Reduced Life-Cycle Impacts

Photo: Viridian Reclaimed Wood

OVERVIEW

Is wood a sustainable material? It depends: a table made from reclaimed wood has a much smaller environmental footprint than one sourced from a monoculture plantation that replaced a rainforest.

Defining responsible material sourcing—and then finding responsibly sourced products—is complicated. Here you will find in-depth resources that detail the benefits and challenges of using biobased materials, reclaimed wood, fly ash, and other materials. Our resources also detail which companies and industries are ahead of the curve in offering responsible choices.

What about the materials you don’t use? Using less is always a good idea—as long as that doesn’t compromise performance.

Doing more with less takes knowledge and attention: it’s about investing in human resources instead of wasting natural resources. And since our small planet has more humans every day, we’re not likely to run out of them anytime soon. Durability, efficient structural systems, and repairing and retrofitting rather than replacing are all key strategies to consider.

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  • Prefabricating Green: Building Environmentally Friendly Houses Off Site

    Feature Article

    Prefabricated housing offers several potential environmental benefits, including reduced transportation impacts, reduced waste, and quality control for better durability and performance. Aside from a few industry leaders, however, most manufacturers do not take full advantage of those efficiencies to create affordable high-performance houses.

  • Making Carpet Environmentally Friendly

    Feature Article

    Carpets are the most popular floorcovering in the U.S., but they have also been associated with environmental problems including indoor air emissions and intensive resource use. However, manufacturers have worked to curb their environmental footprints by recycling carpet, examining their life-cycle impacts, and pursuing broad-based certification.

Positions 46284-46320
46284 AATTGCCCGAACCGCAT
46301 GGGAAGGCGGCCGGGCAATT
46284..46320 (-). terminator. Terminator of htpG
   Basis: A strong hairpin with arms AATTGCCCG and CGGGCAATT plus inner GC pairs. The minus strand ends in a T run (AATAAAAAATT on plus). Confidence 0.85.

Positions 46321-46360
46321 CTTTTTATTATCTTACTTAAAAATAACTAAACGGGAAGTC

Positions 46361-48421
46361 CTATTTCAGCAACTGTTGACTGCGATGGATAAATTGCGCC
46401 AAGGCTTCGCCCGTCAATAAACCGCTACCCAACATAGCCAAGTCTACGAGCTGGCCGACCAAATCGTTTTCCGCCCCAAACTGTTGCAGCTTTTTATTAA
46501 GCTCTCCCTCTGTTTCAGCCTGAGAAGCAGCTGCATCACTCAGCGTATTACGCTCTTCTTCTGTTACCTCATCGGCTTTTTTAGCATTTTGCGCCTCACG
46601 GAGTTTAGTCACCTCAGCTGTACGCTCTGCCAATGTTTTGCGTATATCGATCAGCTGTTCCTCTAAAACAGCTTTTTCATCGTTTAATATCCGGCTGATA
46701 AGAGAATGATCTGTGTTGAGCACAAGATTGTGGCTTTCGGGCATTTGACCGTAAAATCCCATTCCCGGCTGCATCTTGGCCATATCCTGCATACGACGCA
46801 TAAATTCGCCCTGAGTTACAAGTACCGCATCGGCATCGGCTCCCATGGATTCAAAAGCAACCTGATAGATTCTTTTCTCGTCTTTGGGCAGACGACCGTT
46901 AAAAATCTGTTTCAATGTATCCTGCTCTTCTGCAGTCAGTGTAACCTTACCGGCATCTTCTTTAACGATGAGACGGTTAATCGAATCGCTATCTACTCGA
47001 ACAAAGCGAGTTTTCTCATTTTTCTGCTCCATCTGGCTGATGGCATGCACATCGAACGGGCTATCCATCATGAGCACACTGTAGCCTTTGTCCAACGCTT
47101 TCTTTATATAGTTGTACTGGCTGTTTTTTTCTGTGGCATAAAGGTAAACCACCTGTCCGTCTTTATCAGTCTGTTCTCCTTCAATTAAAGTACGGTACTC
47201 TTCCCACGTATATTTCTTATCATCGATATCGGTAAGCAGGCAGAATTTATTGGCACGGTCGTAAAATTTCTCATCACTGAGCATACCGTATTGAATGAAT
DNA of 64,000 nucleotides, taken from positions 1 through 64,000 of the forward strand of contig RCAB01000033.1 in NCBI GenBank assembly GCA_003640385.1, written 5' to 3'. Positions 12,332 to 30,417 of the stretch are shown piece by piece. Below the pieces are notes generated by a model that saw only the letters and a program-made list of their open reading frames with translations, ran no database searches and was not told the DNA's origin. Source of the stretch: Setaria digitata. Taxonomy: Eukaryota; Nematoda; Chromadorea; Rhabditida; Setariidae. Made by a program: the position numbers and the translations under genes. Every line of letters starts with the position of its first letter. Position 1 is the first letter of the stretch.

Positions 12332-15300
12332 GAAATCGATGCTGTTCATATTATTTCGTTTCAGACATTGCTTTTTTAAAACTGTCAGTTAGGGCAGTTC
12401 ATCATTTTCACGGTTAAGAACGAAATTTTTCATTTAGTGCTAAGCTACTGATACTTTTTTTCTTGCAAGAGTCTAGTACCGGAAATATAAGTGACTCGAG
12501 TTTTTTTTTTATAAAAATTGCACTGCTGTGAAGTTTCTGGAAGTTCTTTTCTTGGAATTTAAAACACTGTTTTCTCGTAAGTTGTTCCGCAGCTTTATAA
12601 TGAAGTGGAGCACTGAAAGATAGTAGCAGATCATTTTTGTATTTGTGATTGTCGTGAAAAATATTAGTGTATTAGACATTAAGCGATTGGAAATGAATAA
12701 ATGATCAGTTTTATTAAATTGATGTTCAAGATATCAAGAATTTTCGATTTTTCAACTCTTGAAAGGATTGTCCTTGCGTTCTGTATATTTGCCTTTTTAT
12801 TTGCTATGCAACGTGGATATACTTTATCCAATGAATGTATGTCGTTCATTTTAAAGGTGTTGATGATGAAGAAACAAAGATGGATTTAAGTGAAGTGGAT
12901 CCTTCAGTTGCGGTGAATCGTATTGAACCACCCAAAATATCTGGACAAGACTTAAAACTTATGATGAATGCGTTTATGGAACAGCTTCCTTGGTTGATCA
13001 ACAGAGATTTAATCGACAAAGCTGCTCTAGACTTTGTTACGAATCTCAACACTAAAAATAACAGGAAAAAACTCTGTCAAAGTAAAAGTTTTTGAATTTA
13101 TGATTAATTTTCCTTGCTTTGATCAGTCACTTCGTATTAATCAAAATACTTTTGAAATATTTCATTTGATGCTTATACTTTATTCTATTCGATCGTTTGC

• Piping in Perspective: Selecting Pipe for Plumbing in Buildings

    Feature Article

    Potable water supply piping and drain-waste-vent piping represent a significant fraction of a building's materials. Choosing the greenest pipe for both applications, particularly deciding between metal pipe and plastic alternatives, requires evaluating a variety of environmental and human health impacts as well as durability and performance issues.

  • Bamboo in Construction: Is the Grass Always Greener?

    Feature Article

    An increasingly popular building material, bamboo is celebrated for its quick growth and ability to regenerate after being harvested. But bamboo also has its downsides. In this feature article, EBN examines the pros and cons of building with bamboo.

  • Building Products Matter Even More Than We Thought

    Op-Ed

    Operational energy use is critical, but materials might be an even bigger part of the solution to climate change and other pressing environmental issues.

  • FSC, LEED, and the Price of Perfectionism

    Op-Ed

    A hard line against industry-sponsored alternatives to FSC certification in the past may have unfortunate outcomes for the world’s forests.

  • EBN's Position on Fly Ash

    Op-Ed

    EBN is concerned about heavy metals leaching from products made with fly ash, and thinks these products should only be used if they reduce greenhouse gas emissions elsewhere or if the risk of leaching is very low.

  • Indigenous Cradle to Cradle

    Op-Ed

    Reader Bruce King questions the focus of the Cradle to Cradle product certification program on synthetic materials.

  • Meeting Your Challenge

    Op-Ed

    Sarnafil US, Inc. meets EBN's challenge to recycle its old roofs as well as production waste and scrap.

  • Why the USGBC Should Change LEED's Position on Wood

    Op-Ed

    Alex Wilson, who wrote a white paper for the USGBC recommending changes to the LEED Rating System relative to wood and biobased credits, explains why the changes make sense from an environmental standpoint.